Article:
Do you find yourself idly musing that "Hey, Wolfowitz has a point about those Koreans," or maybe "Rummy only seemed slightly delusional at that last press conference."?
WASHINGTON - "Democratic presidential contender Howard Dean has demanded release of secret deliberations of Vice President Dick Cheney's energy task force. But as Vermont governor, Dean had an energy task force that met in secret and angered state lawmakers.
This report (via Politus) raises some serious questions about a candidate who has pledged to support his party's nominee.
Hard on the heels of Wes Clark dashing the hopes many held for a Dean/Clark ticket, John Edwards deliverers hard news to the camp that had been thinking along Kerry/Edwards lines (yeah, that includes me...)
...some may just need a little adult supervision. Howard Dean's record doesn't provide much encouragement regarding his supervision skills, though.
...even national Presidential campaigns, at a certain level. That's why the local support of shoe leather activists is so important, and it's why the delegate selection process can be so unpredictable. Every state has its own ballot access rules, and every State Party writes it's own Delegate Selection Plan, within broad guidelines provided by the DNC.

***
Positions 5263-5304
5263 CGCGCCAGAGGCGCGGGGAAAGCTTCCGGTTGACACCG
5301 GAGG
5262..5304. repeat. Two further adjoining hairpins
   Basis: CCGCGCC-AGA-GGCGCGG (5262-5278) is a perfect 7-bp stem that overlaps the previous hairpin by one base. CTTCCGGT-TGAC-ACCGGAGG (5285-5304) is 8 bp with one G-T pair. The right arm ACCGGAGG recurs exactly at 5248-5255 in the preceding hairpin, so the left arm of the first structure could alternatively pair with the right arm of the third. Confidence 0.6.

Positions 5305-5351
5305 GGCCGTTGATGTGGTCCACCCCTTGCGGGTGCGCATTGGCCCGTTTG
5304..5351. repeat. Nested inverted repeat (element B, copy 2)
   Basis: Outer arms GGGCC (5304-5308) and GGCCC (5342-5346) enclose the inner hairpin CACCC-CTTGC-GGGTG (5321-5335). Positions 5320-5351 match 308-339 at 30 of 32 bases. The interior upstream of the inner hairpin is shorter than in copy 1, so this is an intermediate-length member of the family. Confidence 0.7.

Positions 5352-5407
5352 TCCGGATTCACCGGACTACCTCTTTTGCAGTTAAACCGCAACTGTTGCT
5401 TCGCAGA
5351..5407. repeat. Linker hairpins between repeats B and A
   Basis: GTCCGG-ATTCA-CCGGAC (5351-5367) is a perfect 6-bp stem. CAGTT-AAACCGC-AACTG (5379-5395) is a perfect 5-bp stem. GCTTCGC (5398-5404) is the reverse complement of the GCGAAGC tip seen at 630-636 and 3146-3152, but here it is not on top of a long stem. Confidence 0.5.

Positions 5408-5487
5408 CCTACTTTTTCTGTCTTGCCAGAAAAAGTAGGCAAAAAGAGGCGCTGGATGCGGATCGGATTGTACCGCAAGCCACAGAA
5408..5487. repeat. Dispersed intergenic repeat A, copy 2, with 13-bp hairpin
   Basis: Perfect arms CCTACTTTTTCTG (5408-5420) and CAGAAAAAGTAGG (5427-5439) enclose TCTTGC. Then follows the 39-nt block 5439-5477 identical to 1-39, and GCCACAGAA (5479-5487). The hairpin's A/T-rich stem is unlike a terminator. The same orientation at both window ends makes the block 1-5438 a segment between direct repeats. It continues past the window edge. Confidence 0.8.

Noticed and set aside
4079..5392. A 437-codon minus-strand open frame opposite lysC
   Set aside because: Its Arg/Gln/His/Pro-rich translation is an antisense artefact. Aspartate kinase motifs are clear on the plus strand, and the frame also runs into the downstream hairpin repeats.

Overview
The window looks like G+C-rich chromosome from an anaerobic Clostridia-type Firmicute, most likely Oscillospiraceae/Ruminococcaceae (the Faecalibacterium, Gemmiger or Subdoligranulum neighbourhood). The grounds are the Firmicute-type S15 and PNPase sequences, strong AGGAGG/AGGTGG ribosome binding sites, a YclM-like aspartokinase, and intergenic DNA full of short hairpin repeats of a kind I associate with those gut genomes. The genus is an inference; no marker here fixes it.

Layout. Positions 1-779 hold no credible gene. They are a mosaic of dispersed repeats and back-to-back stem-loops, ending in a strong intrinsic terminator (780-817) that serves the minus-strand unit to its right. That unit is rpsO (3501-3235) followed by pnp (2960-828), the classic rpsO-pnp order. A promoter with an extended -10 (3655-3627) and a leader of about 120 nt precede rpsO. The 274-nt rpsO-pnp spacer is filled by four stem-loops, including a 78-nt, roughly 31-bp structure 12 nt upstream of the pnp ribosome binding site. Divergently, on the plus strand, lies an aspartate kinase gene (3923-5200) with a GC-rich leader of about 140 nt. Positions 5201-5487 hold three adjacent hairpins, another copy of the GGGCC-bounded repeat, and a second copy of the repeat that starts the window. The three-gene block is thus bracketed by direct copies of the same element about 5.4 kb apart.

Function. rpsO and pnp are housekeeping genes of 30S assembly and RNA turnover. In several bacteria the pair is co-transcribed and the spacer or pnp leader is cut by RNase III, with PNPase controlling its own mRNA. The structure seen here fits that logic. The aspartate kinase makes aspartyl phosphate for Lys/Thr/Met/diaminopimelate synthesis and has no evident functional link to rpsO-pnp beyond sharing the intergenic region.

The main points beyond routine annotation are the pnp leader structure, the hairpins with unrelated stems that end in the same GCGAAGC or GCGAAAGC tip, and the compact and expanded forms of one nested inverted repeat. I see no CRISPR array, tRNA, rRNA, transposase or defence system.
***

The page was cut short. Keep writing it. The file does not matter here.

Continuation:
...comes from the folks at The Moderate Independent, who seem to have a generally pro-Clark slant. They offer this assessment of the Dean campaign.
Used to be that the inability to pin a politician down on a position made him 'slippery,' and therefore suspect. These days, some folks talk about Teflon candidacies with a certain sense of admiration. The LA Times takes a look at this year's inheritor of the label passed down from Ronald Reagan (I'll let you judge the value of that heritage).
There may be a nine candidate field for awhile yet, but it's going to be Dean v. the Anti-Dean for the Democratic nomination, and John Kerry is staking his claim for the opposition role in New Hampshire this weekend.
Although Howard Dean has claimed to be the only candidate waging a national campaign, a note from Kerry Campaign Manager Mary Beth Cahill reminds us that "We are running in every state and in every corner of the country. We are now on the ballot in 31 states with campaign operations in 33 states run by staff and volunteers."
Howard Dean, champion of the separation of church and northern states, must have intended his Christmas greetings for Yankees only.